Ankle carry takes some getting used to, and is probably not the best option for someone new to concealed carry - aside from the awkward draw, it also has potential to shift on your leg if not secured to the ankle properly. I would recommend starting with a simple carry position like 4 o'clock, then graduating to a more challenging carry position once you've got the fundamentals down and are more confident in your handling.

If you intend to carry right out of the gate, going too big will be very difficult to conceal. Going too small is also not the best move - mouse guns tend to have almost nonexistent sights, they are hard to control recoil on, and you're more likely to have you fingers pass in front of the muzzle on accident during handling. Consider something like a Sig P365 or G43x - more capacity than a pocket gun, but still concealable and with full sights.

If you haven't done so already, invest some time in at least 2 classes - a basic handgun course and a concealed carry course. Those will teach you the fundamentals of gun handling and carrying. There is so much nuance to guns and carry that you never stop learning new things - I've been carrying for 15 years, gone through a dozen classes, and I still learn new stuff all the time. So don't think those 2 classes will teach you everything - they are a good and very important starting point to ensure you have a strong foundation of knowledge to build on.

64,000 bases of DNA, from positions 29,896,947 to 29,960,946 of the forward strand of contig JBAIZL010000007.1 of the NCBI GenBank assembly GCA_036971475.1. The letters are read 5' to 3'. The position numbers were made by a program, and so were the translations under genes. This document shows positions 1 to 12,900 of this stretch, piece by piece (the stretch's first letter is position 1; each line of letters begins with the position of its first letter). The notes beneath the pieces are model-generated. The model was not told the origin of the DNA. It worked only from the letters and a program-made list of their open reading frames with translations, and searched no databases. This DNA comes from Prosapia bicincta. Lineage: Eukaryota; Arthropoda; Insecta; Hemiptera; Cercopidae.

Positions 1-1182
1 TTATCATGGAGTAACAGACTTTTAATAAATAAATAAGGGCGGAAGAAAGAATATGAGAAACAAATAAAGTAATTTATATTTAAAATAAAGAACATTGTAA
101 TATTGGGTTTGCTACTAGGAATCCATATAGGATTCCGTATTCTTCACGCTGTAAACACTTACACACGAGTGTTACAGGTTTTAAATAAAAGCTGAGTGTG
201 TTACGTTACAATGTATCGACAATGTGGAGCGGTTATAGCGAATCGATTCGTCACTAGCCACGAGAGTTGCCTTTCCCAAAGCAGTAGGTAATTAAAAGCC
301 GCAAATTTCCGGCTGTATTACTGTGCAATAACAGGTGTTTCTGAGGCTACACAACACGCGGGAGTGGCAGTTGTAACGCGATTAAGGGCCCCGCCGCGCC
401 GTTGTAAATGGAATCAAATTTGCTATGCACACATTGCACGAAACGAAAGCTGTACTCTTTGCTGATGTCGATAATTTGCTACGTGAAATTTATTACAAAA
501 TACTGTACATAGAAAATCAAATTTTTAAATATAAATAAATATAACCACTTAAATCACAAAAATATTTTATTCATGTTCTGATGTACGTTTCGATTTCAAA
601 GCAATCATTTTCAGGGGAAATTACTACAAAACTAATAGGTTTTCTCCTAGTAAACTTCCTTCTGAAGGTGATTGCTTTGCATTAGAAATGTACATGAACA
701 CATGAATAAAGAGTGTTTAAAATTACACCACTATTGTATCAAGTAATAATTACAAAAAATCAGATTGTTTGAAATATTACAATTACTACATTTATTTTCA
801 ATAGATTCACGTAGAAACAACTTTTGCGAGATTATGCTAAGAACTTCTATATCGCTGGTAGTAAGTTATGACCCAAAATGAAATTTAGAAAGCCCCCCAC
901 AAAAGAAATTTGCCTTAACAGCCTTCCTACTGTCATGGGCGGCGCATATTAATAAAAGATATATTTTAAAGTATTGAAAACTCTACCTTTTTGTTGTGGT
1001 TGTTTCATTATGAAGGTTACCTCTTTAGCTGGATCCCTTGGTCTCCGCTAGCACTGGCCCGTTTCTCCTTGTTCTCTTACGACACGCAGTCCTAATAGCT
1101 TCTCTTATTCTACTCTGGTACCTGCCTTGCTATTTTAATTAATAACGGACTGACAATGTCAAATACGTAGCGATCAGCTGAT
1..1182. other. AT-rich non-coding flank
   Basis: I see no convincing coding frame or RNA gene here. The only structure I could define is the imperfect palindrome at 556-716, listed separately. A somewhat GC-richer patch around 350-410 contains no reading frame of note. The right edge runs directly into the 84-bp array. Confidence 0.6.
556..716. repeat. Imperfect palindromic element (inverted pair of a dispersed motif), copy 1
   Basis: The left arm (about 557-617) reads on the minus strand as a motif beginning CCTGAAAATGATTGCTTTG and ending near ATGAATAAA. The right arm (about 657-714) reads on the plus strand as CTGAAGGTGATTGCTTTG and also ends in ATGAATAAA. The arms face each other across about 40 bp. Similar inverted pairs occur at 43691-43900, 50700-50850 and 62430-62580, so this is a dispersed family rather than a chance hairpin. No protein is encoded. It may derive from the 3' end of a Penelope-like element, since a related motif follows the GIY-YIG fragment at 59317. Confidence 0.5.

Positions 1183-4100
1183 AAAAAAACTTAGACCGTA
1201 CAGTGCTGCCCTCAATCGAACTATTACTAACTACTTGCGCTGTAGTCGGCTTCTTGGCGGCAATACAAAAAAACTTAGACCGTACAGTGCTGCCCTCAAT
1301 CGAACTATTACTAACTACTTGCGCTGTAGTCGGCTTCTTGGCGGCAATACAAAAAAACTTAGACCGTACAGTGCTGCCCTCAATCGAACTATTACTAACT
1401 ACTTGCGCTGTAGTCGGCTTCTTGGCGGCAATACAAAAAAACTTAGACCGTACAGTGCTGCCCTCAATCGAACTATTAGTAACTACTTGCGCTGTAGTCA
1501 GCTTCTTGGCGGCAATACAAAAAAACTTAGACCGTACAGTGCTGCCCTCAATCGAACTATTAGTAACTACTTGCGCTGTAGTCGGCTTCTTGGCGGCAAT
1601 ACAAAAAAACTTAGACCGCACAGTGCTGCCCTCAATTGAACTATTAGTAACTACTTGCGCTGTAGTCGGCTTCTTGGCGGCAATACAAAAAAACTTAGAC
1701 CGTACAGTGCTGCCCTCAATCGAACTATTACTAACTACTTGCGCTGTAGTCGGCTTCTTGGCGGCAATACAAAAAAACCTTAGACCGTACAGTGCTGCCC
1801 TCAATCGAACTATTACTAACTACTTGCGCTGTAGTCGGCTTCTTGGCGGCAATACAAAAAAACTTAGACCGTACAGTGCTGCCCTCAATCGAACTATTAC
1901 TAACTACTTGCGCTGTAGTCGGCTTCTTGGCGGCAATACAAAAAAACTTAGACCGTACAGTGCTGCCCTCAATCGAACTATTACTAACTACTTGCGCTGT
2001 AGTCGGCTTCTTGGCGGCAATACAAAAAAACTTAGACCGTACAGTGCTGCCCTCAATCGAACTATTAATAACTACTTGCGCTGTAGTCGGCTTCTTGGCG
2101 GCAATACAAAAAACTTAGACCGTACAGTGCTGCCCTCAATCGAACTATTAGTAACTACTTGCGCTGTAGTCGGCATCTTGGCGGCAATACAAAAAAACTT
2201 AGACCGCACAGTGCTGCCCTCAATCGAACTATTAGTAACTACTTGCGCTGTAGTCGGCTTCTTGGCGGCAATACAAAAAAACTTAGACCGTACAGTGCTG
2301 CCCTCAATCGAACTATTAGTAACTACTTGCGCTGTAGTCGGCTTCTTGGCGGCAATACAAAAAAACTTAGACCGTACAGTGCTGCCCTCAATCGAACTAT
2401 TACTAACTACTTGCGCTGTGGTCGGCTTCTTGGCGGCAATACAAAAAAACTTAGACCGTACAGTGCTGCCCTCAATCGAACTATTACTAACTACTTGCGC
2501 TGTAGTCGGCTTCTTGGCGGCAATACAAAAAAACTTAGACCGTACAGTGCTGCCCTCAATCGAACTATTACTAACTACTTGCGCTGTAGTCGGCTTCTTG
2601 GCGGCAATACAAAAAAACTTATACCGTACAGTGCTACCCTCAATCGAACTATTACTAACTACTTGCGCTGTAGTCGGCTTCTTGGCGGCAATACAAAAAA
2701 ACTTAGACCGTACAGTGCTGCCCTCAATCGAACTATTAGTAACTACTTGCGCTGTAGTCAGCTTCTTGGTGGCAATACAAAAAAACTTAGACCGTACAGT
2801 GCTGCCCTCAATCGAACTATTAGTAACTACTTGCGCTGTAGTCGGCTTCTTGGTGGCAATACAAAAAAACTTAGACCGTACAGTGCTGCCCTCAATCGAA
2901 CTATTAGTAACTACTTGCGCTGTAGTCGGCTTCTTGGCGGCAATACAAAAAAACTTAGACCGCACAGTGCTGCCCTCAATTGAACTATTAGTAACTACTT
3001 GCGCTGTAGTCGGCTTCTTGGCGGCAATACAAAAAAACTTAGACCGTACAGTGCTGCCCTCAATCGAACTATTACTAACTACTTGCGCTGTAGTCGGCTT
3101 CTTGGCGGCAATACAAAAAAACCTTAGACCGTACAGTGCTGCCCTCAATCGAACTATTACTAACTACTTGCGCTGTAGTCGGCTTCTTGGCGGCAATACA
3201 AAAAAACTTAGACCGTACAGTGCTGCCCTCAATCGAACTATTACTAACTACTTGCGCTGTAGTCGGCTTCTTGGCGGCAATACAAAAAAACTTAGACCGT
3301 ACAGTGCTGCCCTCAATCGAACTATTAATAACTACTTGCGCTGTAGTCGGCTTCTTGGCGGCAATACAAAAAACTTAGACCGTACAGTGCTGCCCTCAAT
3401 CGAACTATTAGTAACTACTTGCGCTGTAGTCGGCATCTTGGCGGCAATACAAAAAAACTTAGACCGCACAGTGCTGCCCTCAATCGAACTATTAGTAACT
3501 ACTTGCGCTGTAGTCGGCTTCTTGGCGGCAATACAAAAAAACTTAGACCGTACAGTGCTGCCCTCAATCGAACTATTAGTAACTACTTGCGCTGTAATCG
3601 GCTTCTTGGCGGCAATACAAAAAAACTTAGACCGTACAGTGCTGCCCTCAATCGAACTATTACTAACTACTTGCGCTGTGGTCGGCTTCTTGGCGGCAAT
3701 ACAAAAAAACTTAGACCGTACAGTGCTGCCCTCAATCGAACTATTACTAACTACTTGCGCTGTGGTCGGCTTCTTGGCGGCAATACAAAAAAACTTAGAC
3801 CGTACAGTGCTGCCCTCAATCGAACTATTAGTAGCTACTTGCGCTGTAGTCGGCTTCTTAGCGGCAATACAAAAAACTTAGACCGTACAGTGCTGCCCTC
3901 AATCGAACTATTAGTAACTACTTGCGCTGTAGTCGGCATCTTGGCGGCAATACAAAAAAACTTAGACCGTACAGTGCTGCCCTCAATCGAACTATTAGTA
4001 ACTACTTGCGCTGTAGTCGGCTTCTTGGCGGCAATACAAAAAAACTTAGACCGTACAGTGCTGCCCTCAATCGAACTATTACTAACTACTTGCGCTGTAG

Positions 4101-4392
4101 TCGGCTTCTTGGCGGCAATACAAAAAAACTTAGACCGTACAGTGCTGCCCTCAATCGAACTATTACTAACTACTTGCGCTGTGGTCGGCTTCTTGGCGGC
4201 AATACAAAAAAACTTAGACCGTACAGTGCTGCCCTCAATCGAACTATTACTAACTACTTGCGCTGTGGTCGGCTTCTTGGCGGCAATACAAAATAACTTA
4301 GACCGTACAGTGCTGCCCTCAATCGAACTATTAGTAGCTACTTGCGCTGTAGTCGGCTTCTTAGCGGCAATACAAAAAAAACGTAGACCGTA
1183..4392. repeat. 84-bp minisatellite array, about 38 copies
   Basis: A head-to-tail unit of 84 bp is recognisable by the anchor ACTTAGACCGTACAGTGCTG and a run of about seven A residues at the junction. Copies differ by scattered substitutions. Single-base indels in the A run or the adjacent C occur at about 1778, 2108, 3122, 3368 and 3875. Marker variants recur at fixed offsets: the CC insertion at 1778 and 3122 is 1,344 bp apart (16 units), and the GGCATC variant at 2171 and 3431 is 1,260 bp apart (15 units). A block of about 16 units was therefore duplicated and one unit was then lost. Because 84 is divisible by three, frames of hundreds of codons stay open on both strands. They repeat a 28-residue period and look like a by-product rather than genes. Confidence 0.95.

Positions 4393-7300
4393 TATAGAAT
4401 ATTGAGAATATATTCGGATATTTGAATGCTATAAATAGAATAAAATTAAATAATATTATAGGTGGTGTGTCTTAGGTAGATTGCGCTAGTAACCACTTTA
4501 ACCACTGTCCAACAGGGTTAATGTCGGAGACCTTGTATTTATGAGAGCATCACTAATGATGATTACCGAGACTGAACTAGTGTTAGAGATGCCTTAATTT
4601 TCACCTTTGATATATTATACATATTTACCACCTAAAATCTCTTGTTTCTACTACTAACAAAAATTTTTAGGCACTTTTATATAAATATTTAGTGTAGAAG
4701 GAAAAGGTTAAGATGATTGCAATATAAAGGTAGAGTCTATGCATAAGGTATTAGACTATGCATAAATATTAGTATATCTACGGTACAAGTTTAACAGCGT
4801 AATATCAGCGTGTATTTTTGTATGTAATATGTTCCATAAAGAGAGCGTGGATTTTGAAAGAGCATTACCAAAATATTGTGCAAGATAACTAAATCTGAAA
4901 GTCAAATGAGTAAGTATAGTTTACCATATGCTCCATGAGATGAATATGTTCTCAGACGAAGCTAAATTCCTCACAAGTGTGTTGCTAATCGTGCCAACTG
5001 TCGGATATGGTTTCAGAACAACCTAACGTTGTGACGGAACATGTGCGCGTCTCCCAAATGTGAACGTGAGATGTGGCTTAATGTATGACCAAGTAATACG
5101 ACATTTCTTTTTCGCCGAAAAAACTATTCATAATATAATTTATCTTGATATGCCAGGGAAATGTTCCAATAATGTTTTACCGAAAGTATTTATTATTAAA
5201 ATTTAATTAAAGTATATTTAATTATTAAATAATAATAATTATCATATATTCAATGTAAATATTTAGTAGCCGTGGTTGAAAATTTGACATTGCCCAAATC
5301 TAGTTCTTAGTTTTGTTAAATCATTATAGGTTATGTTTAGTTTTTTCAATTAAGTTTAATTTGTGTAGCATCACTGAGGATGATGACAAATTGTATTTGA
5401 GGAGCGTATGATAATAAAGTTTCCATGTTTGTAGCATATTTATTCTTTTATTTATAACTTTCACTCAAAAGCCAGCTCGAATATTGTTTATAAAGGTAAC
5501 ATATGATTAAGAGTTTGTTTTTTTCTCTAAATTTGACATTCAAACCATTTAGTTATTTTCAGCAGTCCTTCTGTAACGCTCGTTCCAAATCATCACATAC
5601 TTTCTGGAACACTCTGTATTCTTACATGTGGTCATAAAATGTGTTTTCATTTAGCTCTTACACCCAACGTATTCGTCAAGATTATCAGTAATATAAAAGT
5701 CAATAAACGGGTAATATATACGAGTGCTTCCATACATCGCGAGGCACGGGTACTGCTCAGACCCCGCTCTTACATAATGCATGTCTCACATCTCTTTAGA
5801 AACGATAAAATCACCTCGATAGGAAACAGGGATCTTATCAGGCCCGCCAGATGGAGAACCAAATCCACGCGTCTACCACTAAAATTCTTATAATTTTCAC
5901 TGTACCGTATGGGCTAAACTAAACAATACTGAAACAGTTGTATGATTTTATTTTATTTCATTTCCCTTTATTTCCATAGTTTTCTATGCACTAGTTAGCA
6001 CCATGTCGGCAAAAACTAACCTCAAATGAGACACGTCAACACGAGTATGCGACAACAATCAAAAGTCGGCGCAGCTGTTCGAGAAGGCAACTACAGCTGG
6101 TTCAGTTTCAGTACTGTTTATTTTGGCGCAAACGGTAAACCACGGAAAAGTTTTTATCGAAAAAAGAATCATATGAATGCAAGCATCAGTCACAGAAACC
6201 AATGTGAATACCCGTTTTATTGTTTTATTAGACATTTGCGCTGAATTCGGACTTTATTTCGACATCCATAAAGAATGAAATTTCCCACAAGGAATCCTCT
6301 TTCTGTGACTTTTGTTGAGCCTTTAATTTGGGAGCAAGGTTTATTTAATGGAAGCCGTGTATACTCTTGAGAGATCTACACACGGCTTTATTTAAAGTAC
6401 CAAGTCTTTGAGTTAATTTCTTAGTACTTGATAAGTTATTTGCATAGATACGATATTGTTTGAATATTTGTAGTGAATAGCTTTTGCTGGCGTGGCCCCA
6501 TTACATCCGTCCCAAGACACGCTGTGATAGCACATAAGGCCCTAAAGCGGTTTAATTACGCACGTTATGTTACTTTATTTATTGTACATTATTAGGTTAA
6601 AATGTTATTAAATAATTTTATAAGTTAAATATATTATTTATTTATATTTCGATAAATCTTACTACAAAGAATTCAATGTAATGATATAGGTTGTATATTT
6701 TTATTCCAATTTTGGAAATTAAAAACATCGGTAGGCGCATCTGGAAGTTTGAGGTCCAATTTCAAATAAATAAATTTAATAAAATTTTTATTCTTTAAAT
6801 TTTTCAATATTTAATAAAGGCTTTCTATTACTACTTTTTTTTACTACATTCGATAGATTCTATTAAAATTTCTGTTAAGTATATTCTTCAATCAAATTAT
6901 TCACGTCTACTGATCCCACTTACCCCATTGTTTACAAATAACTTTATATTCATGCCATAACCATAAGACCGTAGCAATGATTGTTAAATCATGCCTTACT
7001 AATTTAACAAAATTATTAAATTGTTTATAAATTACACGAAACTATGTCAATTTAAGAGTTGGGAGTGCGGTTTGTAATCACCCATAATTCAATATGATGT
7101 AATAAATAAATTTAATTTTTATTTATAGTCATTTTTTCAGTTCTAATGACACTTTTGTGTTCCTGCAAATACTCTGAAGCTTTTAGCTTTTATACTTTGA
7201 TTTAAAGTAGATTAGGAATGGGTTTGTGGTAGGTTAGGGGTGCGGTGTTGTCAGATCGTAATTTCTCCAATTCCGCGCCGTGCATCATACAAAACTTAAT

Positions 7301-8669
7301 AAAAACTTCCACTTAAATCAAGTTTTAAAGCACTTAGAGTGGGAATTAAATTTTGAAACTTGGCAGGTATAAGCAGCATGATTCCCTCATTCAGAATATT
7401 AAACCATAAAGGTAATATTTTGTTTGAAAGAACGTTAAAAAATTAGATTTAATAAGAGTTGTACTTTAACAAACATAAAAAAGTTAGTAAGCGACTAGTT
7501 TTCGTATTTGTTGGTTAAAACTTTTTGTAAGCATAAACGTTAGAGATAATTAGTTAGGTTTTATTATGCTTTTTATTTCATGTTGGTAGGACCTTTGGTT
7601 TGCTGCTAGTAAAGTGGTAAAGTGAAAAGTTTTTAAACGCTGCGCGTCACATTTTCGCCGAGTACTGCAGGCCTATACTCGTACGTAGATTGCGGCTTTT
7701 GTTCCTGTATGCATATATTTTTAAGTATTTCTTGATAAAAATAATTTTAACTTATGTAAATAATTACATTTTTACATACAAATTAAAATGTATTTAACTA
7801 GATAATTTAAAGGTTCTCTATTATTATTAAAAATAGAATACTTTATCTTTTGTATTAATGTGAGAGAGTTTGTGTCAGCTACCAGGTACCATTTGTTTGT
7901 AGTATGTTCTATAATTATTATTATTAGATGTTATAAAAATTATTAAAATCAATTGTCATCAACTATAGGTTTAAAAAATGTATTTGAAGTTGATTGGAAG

Once you've done that, put in a TON of time doing dry fire practice at home to reinforce the techniques you've learned. Make sure the gun is completely empty, and keep any loaded mags away from the practice space so you don't accidentally introduce live ammo into your practice session. You can practice almost every aspect of carrying, drawing, and firing from home - you won't get the sensation of fire, but if you do it right you will be able to refine your skills very well. And it doesn't cost you anything except time. Important stuff to practice at home includes:
  • Carrying the gun in its holster. Put it on, walk around the house with it, get used to the feel of having it on you and make any adjustments needed to make carrying as comfortable as possible.
  • Drawing the gun. This is either a 4 or 5 step process depending on how you approach it (I prefer the 5 step), but each step directly impacts your ability to get shots on target, so slow down and practice each step carefully. Practicing in front of a full length mirror can also help you identify any issues with your technique.
  • Presentation & sight acquisition. So many people never learn to acquire the sights as they present, and end up having to hunt for them once the gun is extended. Get used to bringing the gun up to your eye level and pushing out toward the target so that your eyes pick up the front sight quickly.